Originally published on Leacocks.com, a McGill University Arts publication, in January of 2013. At the time, I was living with four of my best friends in a small apartment with one kitchen and one tiny bathroom. It was wonderful.
It’s 2:30am and I’m eating a stacked sandwich.
I’ve been told time and time again not to eat midnight snacks. “It’s bad for you!” they say. “You put on weight if you eat before bed!” “You’ll have nightmares if you eat too much junk food late at night!” You know what? Just stop.
Look, I know it’s not the best dietary option, but I can’t say my dreams have ever been plagued by little sugary junk food demons spawned by that fudgesicle I ate while watching a late-night episode of Arrested Development.
I am a firm believer in the beauty of midnight snacking. Some of the best talks I’ve had with friends have been over a bowl of popcorn, a bag of chocolate chips, a cold dish of dinner leftovers, or while chain-eating freezies. Haute cuisine, to be sure. Even when alone, though, I end up snacking really late at night. Maybe it’s because I stay up late often, but I think it also has to do with my over-developed sense of culinary enjoyment. I love to eat delicious things, and I’m up anyway, and getting hungry, so I’m not going to suffer. Hey, the moon IS made of cheese, right?
When it comes to the time after 1AM, give or take, hunger becomes a strange, morphed cousin of the one we know during the day. Day Hunger is civilized. He is controlled for the most part, egged on by Boredom or Stress but usually restrained by Common Sense or General Self-Awareness. Day Hunger strikes when you actually need fuel, when it’s been a few hours since you last filled the tank and all signs are pointing to a decrease in blood sugar. It’s a physical hunger, and though I always try and incorporate deliciousness and enjoyment into every meal I eat, sometimes, Daytime Hunger is satisfied by shitty food eaten quickly between classes in the Redpath cafeteria.
Night Hunger is a different thing altogether. Night Hunger is relentless, all-consuming. Sometimes he is in cahoots with Emotions, leading to an unfriendly phenomenon called emotional eating. Night Hunger craves extremes- something very sweet or very salty is often the most appealing. Late at night, senses are dulled, the body is tired, and the general not-unpleasant sluggishness of staying up late is in full swing. At this time, tastebuds want something they can really feel, something to jolt them awake. Night Hunger remembers how good the first handful of salty, buttery microwave popcorn was last time, but neglects to remind you about how shitty you felt after eating the whole bag. Same with that tub of mint chocolate chip ice cream.
From a purely logical and caloric perspective, it’s often better to put something together and make an elaborate snack (or even small meal) at this hour than to grab a bag or box of something. When you grab a bag of chips, your mind knows what’s coming. You feel a strange euphoria when you start popping them in your mouth, one by one, then three by three, because the companies have chemically enhanced processed snacks to appeal to a part of the brain that just won’t stop. If you’re watching TV or a movie, eating becomes even more mindless, and before you know it, there won’t be any chips left and not only will you have ingested way more than necessary, you’ve given in to Night Hunger’s desire to pack you with sugar or sodium, which just doesn’t feel good. As a rule, I believe all eating should feel good.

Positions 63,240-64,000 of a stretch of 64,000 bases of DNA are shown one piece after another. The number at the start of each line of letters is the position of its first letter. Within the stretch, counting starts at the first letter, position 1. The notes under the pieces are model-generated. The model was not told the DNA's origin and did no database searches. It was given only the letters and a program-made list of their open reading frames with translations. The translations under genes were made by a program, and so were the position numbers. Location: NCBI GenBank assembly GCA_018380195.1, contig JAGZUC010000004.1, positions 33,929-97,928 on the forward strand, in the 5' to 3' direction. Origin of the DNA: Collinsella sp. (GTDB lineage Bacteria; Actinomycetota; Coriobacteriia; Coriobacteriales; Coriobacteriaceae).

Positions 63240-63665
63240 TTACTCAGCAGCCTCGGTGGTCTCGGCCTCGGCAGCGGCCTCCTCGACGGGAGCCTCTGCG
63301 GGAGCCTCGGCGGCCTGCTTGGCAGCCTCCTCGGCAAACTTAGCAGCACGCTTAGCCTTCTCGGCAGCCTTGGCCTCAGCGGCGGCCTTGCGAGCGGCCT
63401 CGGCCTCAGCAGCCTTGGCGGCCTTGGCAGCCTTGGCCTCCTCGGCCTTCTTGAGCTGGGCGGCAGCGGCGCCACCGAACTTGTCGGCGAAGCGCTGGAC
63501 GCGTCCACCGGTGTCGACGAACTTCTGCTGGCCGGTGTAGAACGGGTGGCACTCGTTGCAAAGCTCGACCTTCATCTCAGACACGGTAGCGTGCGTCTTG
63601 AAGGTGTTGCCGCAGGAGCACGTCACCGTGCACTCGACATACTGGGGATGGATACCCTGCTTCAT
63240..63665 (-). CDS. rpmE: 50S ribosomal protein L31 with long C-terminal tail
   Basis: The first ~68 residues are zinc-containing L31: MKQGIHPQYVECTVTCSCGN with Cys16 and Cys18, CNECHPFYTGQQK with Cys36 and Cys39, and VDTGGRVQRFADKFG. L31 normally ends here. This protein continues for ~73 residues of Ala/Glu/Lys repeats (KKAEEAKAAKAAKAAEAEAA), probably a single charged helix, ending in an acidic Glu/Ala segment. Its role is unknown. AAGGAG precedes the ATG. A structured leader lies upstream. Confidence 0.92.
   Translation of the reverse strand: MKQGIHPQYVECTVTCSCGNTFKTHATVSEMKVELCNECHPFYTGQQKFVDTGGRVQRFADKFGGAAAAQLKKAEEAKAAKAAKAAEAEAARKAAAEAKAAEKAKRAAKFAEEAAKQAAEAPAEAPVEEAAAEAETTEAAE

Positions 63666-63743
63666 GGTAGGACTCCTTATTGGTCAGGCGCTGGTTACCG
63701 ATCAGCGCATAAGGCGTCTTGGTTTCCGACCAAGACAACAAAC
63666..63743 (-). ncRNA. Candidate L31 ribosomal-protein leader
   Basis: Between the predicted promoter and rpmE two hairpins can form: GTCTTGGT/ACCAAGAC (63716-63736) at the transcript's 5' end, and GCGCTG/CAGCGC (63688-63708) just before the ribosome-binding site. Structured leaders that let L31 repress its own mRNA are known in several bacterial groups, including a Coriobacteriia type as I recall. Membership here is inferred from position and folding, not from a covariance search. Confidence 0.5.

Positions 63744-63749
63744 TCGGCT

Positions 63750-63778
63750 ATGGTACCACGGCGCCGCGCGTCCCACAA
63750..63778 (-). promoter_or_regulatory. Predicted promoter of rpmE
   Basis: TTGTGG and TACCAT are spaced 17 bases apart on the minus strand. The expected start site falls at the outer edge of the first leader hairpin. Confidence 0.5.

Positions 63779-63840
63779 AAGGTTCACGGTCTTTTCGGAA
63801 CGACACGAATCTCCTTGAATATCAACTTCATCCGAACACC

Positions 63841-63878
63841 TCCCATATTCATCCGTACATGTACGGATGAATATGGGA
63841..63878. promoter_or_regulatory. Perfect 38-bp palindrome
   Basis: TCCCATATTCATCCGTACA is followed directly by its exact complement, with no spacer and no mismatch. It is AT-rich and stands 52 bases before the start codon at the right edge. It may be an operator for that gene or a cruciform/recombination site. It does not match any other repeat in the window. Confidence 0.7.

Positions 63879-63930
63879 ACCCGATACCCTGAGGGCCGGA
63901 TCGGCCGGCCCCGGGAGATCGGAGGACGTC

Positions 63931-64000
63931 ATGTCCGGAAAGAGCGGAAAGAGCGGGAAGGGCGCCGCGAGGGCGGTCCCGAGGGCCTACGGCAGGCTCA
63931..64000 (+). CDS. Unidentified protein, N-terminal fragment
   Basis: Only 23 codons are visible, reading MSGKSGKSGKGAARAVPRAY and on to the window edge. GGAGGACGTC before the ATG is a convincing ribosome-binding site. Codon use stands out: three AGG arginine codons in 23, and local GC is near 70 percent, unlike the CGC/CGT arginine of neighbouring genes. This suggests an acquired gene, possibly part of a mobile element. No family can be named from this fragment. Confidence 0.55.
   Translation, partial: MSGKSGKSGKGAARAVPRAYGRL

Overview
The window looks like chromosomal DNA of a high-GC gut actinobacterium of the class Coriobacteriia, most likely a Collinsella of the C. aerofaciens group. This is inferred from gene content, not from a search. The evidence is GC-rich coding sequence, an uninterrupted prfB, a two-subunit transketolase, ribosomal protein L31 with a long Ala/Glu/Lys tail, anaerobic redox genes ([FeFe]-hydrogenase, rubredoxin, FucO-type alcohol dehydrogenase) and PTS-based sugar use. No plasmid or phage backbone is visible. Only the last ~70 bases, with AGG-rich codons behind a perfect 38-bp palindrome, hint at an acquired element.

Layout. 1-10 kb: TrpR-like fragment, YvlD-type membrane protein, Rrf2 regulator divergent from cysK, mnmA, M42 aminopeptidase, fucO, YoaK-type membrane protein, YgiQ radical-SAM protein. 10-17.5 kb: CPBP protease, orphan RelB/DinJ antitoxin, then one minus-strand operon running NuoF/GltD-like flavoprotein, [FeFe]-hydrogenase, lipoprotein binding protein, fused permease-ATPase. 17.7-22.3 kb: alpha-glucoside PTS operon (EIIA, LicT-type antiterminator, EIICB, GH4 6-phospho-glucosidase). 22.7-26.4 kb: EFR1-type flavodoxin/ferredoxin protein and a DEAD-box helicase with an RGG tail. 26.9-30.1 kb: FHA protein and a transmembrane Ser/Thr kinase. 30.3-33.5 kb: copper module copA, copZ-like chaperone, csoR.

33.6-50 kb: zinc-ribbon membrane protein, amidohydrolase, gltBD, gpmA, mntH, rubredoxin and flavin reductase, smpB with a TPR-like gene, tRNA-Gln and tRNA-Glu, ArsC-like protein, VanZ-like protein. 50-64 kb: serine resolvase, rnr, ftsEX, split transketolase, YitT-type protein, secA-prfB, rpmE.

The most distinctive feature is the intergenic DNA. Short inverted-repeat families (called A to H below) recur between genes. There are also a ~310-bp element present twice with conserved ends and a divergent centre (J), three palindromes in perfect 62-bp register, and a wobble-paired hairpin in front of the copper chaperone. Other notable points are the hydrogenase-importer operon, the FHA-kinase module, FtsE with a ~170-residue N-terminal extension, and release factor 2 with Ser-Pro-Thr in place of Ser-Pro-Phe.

Recently, two of my roommates have taken to making extremely elaborate 2am meals: last week, it was pork chops with rosemary, garlic and onions, served on a piece of toast with a fried egg on top. This week, fettuccine with pesto and freshly grated parmesan cheese with a tomato salad on the side. They have fast become a very unlikely source of culinary inspiration. They’ve embraced midnight snacking, dismissing the naysayers, throwing dietary caution to the wind at an hour of night where it would be ridiculous to care about calories anyway.
As much as a handful of chocolate chips and a piece of cheese are satisfying in a somewhat visceral, 3am kind of way, I was motivated by my roommates’ drive to not only eat late, but eat well even at these ungodly hours. The next time I found myself facing those ever-familiar 2am hunger pangs, about half an hour ago, I decided to put in a little effort and see what I could come up with.
Earlier today, I made a tomato, onion, jalapeño marmalade (which takes all of 15 minutes and is the best condiment ever), and I had just gone grocery shopping so I was fully stocked. I grabbed some bread, toasted it very slightly, slathered on the marmalade, threw on some turkey slices, and closed it on up. I took a bite, decided it was a little dry, and added some cucumber slices and a little bit of spicy mayo.
It was unbelievably satisfying. By putting in a little work and eating something of substance instead of becoming a human Wheat Thins garburator, I got to satisfy my physical hunger as well as my constant desire to eat something delicious that hasn’t been chemically engineered to be that way.
The next time you’re plagued by Night Hunger, I encourage you to reel it in for a second when you reach for the fritos. Don’t do it. Really. Step away, and think about something that Day Hunger would want to eat. Really ruminate on it for a few minutes, and then decide if instant gratification will win over slightly delayed but far greater pleasure. I think it shouldn’t. Take 5 minutes and make something worth eating.
To those about to snack, I salute you.